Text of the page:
By-elections a leadership test, says Turnbull, but not Shorten

July 27, 2018

Malcolm Turnbull has linked the outcome of tomorrow’s Super Saturday by-elections to leadership, but Bill Shorten has refused to ­acknowledge implications for his own position should Labor lose one or more seats.

Conservative Party leader Cory Bernardi has told FIVEaa's Leon Byner, Labor leader Bill Shorten (pictured above with Labor candidate Justine Keay) will be under great pressure if the Coalition wins one more of tomorrow's by-elections.

The Australian reports, both leaders yesterday flew into the northwest Tasmanian marginal seat of Braddon, one of five to be decided tomorrow, and campaigned within several city blocks of each other in Devonport.

The Prime Minister staked the contest on “jobs and growth” and the Labor leader on health funding, but both were repeatedly quizzed about the implications for their leadership.

With tight contests between the major parties in both Braddon and Longman, Queensland, the leaders have made multiple visits and pledged hundreds of millions of dollars in health, infrastructure and jobs funding.

Mr Turnbull initially refused to acknowledge the outcome in ­either marginal had implications for his political future, but when pushed conceded leadership was one issue being judged.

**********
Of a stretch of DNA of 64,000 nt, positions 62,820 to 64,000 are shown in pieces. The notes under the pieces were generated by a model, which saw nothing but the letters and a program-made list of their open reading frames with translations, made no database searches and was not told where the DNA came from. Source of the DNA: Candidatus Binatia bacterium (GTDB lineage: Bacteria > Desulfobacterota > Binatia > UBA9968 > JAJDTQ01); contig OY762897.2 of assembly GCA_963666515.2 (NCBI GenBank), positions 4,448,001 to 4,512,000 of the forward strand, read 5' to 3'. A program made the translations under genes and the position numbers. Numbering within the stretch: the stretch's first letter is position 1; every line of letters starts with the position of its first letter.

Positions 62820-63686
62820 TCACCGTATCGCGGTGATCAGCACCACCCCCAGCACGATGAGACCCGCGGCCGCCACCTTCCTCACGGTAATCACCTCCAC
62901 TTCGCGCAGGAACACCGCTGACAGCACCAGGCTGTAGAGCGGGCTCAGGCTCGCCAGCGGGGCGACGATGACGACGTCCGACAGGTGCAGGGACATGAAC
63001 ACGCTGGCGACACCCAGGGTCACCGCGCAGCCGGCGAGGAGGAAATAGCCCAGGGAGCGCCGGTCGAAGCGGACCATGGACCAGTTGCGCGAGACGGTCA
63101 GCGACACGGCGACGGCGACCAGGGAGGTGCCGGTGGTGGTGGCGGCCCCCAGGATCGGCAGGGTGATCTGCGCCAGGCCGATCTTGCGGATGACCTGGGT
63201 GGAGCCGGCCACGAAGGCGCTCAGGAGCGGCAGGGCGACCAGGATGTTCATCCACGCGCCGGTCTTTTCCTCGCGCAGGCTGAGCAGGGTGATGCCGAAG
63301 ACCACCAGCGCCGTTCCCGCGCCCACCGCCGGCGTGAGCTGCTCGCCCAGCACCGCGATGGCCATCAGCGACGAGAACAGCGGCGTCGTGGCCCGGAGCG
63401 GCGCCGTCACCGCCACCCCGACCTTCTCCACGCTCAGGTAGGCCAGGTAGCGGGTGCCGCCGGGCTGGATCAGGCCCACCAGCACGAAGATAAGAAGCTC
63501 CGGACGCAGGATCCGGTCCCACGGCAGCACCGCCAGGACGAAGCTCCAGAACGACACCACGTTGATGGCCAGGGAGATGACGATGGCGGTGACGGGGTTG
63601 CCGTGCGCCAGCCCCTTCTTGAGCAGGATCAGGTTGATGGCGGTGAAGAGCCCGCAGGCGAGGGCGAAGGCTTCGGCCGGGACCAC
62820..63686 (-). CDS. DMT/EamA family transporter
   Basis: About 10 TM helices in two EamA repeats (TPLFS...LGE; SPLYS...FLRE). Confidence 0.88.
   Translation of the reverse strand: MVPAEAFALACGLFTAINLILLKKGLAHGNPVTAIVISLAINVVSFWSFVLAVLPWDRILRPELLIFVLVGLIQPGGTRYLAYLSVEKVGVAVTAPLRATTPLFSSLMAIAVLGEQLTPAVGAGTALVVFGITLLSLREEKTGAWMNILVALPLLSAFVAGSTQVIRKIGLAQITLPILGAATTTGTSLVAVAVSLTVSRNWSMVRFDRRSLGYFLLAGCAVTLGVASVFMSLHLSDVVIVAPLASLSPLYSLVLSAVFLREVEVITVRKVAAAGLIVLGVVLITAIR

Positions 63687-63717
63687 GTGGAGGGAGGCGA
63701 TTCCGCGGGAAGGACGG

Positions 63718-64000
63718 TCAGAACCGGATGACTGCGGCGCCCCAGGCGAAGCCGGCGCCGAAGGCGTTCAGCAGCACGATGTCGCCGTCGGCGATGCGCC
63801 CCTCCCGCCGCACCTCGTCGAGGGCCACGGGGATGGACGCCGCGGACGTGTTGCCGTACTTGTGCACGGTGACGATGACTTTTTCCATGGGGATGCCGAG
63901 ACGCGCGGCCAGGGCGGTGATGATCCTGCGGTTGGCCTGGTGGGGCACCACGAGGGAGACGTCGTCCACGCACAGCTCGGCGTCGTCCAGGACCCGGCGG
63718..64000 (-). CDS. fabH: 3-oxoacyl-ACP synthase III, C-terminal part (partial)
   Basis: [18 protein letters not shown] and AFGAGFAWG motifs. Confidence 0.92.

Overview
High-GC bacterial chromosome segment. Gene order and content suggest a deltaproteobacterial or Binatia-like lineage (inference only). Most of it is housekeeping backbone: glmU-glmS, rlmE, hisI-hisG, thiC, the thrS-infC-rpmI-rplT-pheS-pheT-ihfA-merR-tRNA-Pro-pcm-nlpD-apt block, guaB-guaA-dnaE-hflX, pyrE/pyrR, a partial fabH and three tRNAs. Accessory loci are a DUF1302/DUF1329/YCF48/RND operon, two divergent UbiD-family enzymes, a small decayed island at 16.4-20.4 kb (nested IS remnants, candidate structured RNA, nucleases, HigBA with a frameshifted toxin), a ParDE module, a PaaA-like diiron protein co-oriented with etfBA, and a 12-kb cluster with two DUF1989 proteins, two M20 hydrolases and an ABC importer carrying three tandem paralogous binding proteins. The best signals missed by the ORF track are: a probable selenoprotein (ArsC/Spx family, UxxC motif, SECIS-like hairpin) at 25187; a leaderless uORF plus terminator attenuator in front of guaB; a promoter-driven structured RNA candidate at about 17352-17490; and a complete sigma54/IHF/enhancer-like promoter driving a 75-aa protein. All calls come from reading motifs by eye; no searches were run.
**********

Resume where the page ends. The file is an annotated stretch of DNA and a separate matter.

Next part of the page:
“By-elections are a test of policies, they’re a test of leaders, they’re a test of candidates, but there are many issues and people vote with different matters in mind,” he said.

Mr Shorten was asked if he was confident of remaining Labor leader if he lost a seat tomorrow. “Oh, listen — let’s try and talk about winning the seat,” he said.

Asked if he thought his leadership would be “cooked” if Labor lost both Braddon and Longman, Mr Shorten said: “No, I don’t. What I also accept is that the voters haven’t voted yet.”

Mr Shorten denied the decision of Anthony Albanese to campaign in Longman yesterday suggested the ambitious frontbencher was gunning for his job. “I’m really pleased that Anthony is out campaigning,” he said.

Mr Albanese gave a categorical “no” when asked whether he would challenge Mr Shorten for the Labor leadership in the event of a poor result tomorrow.

Polls suggest Braddon is on a knife edge and will be decided on preferences.

To read Matthew Denholm's full article, click here.

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